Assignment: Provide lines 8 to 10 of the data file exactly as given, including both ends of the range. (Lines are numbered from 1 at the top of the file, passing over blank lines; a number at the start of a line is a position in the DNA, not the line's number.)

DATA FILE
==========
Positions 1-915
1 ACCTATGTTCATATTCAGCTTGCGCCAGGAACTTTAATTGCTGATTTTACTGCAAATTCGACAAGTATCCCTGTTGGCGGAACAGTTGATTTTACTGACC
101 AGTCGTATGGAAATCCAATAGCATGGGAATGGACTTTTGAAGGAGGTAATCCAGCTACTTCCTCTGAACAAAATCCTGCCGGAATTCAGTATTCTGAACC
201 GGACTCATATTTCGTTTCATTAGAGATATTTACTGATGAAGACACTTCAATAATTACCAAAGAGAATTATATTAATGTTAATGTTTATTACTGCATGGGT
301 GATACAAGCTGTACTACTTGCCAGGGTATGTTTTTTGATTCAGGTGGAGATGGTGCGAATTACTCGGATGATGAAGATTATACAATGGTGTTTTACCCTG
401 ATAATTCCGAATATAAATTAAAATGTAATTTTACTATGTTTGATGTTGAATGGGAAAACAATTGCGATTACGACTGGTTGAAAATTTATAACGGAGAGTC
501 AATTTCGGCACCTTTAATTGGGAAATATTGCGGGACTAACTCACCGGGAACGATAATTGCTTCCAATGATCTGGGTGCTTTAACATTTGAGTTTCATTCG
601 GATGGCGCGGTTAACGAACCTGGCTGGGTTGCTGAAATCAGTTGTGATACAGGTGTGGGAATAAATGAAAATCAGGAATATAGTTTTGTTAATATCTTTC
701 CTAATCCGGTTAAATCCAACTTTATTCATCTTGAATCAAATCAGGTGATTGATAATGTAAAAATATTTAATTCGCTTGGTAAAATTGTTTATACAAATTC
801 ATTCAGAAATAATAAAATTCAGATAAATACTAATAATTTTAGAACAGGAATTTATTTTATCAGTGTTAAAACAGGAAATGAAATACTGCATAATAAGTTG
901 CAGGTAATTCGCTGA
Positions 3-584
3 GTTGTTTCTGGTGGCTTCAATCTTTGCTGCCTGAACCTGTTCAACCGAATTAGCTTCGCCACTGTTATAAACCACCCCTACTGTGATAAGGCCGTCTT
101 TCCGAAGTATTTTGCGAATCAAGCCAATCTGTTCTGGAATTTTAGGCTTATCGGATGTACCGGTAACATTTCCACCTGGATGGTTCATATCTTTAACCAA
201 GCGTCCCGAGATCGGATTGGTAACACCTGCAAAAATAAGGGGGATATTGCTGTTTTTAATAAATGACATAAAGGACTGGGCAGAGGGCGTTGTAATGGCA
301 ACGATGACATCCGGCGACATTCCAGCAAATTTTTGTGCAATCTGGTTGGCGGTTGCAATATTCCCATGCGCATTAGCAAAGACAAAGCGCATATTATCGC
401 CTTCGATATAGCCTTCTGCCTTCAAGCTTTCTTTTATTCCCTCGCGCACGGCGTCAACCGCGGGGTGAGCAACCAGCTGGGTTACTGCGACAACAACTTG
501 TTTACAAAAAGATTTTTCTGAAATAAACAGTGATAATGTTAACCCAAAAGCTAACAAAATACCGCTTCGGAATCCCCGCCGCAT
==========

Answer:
601 GATGGCGCGGTTAACGAACCTGGCTGGGTTGCTGAAATCAGTTGTGATACAGGTGTGGGAATAAATGAAAATCAGGAATATAGTTTTGTTAATATCTTTC
701 CTAATCCGGTTAAATCCAACTTTATTCATCTTGAATCAAATCAGGTGATTGATAATGTAAAAATATTTAATTCGCTTGGTAAAATTGTTTATACAAATTC
801 ATTCAGAAATAATAAAATTCAGATAAATACTAATAATTTTAGAACAGGAATTTATTTTATCAGTGTTAAAACAGGAAATGAAATACTGCATAATAAGTTG